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Life Promises

When we are baptized as babies, our godparents make promises for us. When we receive the sacrament of Confirmation, we renew those promises to renounce Satan, Satan’s works and Satan’s empty promises. We make those same promises during Holy Week Masses, and undoubtedly even in our own personal prayer time. We sometimes break those promises and have to seek forgiveness and make atonement. Did you ever notice, though, that when we make promises out loud, we can hear and feel anew our dedication

and zeal?

I got thinking about promises, pledges, and oaths, and the like. Brides and grooms promise to love, honor, and be faithful to each other. Doctors and nurses easily come to my mind in this time of pandemic. We have heard of the Hippocratic Oath for doctors, the Florence Nightingale Pledge for nurses, and similar promises medical personnel take to heart.
The saint whom we celebrate today, St. Camillus of Lellis of what is now Abruzzo, Italy, whether he had formally recited an oath, pledge, or promise, certainly followed a dedicated way of ministry, especially to the sick during the second half of his life. He did not find his true way until he was in his early thirties and was ordained to the priesthood in 1584. His early years had been punctuated with bad choices and self-defeating habits—notably gambling.
Camillus eventually founded an order whose ministry was devoted to plague-stricken and poor patients. Despite his own chronic foot infirmity—the result of a war injury—he was a guide and inspiration to others as he sacrificed his own comfort to be of assistance. He assumed the helm in hospitals. He also worked to send medical aid to wounded troops who had promised their service to their countries.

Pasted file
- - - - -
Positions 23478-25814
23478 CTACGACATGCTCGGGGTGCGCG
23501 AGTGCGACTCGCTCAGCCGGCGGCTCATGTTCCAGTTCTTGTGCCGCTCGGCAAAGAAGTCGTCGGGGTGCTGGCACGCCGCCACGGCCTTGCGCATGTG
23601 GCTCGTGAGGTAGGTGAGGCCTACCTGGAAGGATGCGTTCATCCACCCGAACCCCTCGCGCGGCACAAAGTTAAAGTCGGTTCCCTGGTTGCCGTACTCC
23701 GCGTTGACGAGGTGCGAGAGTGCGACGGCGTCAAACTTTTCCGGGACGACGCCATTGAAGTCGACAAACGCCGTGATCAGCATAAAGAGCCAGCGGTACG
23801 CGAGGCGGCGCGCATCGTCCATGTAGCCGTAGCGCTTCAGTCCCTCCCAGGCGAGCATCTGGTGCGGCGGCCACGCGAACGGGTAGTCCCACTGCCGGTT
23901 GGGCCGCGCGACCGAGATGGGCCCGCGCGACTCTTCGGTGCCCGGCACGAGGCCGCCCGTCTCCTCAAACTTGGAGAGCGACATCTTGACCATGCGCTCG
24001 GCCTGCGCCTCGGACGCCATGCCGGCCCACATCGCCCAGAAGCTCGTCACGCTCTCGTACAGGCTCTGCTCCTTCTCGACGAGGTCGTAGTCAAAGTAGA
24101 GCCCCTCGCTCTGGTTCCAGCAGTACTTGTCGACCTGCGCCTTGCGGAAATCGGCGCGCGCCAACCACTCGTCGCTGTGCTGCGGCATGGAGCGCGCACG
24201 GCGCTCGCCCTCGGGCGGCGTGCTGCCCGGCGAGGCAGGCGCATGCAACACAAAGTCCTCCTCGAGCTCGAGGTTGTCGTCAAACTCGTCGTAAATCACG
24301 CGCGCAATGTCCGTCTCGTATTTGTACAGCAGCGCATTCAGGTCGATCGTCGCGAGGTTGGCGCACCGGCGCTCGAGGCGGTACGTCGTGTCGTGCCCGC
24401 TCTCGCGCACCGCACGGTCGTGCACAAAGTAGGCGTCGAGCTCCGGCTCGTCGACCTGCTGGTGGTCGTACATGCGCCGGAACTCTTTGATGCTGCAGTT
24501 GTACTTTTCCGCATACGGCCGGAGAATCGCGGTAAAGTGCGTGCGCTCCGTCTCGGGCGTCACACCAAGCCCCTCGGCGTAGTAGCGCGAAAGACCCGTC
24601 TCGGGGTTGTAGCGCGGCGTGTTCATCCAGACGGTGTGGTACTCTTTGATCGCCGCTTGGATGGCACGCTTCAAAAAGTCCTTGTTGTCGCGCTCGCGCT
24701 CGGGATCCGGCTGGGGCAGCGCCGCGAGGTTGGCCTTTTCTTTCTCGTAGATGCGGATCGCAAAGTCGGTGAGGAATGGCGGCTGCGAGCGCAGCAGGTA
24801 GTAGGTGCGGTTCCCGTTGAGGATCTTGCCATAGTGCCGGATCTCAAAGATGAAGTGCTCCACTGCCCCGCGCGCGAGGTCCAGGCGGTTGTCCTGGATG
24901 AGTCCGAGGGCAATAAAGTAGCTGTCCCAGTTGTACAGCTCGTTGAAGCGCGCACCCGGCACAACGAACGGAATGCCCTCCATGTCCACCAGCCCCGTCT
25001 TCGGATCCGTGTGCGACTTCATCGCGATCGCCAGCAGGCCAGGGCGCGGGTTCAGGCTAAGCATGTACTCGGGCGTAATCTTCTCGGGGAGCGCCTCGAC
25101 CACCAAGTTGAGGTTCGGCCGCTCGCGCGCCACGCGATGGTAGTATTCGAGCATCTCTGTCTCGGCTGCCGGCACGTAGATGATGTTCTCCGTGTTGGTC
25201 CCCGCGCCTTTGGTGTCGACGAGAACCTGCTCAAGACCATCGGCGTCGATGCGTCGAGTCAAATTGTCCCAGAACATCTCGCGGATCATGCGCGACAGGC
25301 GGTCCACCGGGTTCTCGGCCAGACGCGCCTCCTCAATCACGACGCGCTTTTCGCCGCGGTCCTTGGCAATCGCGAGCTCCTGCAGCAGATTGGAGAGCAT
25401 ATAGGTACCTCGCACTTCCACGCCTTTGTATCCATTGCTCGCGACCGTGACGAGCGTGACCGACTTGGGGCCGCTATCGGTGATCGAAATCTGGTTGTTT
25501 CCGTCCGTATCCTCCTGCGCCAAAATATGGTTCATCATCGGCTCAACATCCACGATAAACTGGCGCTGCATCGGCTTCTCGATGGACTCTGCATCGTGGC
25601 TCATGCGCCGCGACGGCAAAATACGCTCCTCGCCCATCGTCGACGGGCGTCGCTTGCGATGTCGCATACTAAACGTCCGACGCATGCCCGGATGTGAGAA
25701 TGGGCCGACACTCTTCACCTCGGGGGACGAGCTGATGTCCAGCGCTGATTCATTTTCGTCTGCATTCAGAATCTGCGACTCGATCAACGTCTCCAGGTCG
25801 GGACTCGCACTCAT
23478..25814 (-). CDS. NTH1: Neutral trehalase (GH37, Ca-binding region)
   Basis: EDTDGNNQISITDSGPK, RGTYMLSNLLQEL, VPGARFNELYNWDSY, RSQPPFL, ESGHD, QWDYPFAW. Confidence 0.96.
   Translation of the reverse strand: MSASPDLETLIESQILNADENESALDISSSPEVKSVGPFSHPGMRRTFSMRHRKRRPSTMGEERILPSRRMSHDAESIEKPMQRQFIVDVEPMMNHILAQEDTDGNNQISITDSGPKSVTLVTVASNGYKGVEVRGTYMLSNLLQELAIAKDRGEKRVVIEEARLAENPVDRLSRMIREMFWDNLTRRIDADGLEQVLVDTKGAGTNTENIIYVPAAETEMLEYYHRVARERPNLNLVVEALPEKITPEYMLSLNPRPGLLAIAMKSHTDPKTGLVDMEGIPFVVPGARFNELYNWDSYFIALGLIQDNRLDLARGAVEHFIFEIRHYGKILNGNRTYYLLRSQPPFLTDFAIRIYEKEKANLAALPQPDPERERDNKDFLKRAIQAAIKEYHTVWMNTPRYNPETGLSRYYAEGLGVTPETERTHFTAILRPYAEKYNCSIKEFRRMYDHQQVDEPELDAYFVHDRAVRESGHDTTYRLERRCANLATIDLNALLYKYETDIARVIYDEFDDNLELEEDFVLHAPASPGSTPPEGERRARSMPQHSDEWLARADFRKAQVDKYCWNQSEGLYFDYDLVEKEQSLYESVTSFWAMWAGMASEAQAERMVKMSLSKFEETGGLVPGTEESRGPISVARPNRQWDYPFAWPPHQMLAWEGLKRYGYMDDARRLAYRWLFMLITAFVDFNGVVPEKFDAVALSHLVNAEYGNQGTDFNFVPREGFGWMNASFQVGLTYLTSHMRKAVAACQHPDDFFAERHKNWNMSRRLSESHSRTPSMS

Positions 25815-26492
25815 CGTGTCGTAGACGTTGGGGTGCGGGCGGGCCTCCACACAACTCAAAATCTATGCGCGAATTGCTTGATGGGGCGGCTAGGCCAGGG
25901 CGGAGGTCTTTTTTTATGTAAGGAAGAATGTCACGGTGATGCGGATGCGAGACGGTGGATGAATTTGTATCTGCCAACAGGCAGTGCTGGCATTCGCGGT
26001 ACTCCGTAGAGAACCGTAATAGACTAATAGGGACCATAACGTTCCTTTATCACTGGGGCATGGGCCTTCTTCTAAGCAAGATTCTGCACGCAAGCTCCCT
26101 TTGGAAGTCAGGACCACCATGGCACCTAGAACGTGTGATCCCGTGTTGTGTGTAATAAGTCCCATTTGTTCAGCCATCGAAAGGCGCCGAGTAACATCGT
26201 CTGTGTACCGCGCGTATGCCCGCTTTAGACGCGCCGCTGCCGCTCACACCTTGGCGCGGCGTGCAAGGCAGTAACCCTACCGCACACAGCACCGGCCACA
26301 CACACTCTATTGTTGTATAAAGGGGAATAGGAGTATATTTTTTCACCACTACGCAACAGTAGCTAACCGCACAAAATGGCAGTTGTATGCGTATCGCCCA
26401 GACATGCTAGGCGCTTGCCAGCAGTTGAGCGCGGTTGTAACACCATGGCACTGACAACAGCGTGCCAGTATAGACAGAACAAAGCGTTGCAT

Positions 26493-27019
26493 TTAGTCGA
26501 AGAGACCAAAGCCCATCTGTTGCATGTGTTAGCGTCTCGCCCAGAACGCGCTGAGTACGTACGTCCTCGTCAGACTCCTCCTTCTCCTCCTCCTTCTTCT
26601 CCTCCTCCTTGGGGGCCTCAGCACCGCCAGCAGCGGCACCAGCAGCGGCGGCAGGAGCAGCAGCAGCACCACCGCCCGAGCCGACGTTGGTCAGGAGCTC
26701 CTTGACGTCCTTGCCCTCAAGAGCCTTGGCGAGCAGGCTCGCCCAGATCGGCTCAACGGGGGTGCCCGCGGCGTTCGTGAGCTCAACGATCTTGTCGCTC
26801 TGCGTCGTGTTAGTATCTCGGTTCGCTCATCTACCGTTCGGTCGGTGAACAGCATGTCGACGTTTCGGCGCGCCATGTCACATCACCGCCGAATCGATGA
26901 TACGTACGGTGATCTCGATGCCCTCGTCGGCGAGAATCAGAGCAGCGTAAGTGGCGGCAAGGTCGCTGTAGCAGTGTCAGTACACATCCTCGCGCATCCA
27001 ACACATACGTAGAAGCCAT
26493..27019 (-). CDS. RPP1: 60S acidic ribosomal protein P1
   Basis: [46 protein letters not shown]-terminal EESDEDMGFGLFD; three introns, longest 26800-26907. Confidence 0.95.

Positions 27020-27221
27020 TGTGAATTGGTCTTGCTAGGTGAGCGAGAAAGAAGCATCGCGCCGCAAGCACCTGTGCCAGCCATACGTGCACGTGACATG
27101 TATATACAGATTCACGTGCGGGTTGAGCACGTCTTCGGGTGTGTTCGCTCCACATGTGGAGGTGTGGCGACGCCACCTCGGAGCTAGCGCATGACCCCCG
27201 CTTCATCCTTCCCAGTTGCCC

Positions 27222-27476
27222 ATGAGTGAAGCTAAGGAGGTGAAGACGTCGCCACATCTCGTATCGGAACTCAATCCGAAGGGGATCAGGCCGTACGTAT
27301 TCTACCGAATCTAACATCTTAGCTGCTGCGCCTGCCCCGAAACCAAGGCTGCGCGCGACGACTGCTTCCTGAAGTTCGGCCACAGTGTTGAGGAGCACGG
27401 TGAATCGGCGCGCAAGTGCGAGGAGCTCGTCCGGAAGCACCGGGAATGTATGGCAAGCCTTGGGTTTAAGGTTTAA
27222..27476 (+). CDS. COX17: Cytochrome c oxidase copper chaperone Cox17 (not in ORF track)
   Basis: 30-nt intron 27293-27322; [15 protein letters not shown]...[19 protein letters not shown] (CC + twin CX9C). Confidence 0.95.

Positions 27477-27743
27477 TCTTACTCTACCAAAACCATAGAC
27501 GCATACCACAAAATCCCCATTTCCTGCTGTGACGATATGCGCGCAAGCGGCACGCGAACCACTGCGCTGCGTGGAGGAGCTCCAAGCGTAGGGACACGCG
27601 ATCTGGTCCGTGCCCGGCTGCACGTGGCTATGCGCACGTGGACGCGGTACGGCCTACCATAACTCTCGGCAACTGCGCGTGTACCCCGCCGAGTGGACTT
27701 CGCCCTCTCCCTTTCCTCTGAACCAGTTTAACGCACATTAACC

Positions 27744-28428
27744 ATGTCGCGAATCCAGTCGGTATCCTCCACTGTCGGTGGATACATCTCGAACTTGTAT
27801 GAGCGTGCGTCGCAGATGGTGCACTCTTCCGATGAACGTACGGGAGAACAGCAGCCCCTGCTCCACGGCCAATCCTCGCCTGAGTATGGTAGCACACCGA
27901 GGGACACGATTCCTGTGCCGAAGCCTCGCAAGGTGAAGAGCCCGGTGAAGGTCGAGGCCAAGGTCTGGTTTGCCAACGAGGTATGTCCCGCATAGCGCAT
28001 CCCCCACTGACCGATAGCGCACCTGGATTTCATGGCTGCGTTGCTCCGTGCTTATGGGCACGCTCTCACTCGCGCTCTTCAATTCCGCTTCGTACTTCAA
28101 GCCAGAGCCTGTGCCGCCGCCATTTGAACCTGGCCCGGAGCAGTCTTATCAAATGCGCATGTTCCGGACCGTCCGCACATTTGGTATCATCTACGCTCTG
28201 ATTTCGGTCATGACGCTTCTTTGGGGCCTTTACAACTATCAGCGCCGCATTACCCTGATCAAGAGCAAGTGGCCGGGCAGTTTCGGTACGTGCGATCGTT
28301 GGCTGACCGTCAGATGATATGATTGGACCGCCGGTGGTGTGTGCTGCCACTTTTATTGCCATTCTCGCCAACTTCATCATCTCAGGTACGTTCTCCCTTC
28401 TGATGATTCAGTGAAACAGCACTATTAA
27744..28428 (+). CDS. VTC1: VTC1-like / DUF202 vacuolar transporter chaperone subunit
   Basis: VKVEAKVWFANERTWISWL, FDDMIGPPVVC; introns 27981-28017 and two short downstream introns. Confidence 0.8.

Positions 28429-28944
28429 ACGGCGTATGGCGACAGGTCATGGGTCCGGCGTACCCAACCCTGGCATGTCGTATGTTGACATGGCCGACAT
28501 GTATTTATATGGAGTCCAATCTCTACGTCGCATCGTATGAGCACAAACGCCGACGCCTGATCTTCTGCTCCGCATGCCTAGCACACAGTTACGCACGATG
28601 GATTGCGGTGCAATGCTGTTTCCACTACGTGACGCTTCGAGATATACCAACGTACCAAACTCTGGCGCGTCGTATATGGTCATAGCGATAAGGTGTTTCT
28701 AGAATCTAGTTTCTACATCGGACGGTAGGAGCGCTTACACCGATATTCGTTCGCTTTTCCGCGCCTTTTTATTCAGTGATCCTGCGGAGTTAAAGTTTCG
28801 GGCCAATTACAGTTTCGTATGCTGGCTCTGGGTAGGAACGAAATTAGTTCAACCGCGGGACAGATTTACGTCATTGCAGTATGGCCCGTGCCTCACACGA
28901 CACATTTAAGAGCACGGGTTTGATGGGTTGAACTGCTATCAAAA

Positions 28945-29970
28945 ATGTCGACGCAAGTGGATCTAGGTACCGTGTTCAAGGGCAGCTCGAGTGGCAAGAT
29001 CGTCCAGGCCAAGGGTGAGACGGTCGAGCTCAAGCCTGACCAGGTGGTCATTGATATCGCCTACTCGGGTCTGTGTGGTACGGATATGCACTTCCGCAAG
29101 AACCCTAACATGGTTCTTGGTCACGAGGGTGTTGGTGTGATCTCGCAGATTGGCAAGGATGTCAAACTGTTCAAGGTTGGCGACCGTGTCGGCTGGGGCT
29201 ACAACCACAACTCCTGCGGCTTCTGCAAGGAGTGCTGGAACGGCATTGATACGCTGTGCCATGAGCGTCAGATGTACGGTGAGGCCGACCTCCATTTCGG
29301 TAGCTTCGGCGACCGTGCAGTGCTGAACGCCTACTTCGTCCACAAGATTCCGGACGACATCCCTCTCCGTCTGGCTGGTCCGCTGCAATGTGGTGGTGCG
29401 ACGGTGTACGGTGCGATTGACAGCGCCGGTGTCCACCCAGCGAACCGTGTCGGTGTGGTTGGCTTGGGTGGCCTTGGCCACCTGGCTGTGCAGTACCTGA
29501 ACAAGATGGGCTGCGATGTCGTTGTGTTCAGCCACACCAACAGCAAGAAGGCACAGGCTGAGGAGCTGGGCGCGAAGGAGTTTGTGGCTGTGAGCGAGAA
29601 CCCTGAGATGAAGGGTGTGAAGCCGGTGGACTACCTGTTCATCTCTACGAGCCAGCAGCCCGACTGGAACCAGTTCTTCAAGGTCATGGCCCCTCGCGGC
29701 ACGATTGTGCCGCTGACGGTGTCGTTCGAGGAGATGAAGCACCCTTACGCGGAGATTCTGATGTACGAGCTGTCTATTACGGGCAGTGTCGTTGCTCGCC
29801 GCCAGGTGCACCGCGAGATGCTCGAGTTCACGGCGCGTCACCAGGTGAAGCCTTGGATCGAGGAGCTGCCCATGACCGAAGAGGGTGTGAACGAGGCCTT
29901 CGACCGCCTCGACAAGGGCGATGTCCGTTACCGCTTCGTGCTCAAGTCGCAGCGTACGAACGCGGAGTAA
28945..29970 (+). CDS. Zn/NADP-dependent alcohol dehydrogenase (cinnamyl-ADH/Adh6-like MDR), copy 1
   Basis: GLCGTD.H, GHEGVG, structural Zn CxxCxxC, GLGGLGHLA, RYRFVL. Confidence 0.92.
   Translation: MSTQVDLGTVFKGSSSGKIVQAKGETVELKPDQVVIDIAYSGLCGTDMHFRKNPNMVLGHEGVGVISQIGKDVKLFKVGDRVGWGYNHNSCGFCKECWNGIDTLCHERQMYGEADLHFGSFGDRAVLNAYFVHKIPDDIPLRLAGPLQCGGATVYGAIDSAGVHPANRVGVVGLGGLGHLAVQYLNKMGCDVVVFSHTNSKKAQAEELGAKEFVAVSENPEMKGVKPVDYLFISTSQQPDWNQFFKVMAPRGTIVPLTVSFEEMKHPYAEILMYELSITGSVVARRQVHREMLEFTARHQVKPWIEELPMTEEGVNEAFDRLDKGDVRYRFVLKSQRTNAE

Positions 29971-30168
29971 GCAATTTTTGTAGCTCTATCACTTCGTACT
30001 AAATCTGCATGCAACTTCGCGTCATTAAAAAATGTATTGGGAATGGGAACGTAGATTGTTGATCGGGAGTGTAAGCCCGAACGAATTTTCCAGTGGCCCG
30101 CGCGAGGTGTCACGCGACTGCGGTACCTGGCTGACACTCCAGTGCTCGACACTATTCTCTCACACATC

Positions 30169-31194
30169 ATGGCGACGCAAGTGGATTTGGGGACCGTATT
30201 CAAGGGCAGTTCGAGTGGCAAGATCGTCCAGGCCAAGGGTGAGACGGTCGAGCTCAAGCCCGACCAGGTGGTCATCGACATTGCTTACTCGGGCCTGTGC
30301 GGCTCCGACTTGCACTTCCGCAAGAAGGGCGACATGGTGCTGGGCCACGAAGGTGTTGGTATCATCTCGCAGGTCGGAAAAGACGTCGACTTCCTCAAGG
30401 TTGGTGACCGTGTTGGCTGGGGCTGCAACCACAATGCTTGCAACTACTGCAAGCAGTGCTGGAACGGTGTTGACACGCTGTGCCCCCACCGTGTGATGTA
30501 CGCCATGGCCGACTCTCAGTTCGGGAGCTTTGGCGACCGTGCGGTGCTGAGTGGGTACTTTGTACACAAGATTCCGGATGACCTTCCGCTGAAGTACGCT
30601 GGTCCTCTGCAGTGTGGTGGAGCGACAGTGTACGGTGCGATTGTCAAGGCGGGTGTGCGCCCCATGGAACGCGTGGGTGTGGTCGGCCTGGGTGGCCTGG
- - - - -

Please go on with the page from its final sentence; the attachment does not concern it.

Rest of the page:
We can learn much from St. Camillus and from others who strive to fulfill promises they have made to God, to themselves, or to others. With so many distractions and temptations in our world today, commitment to any worthwhile cause requires focused strength. That strength is nurtured with prayer and humility. We have to be so careful to avoid those empty promises of Satan, those subtle, misinformed, persistent, little lies that try to sneak their way into our thinking.
We know that we serve a faithful God who helps us keep our living and loving promises.

Because the Lord your God is a merciful God, he will neither abandon you
nor destroy you; he will not forget the covenant with your ancestors that
he swore to them. (Deut 4:31)

And we have the assurance of the presence of Jesus at all times. He gave his word to his apostles at his ascension:

“And remember, I am with you always, to the end of the age.” (Matt 28:20b)

Sharon Krause is a RENEW volunteer whose writing has appeared in several resources for small-group faith sharing. She is a wife, mother, and grandmother residing in Manchester, Connecticut. Over the years, she has served in many parish ministries.
Scripture passages are from the New Revised Standard Version Bible: Catholic Edition, copyright © 1989, 1993 the Division of Christian Education of the National Council of the Churches of Christ in the United States of America. Used by permission. All rights reserved.

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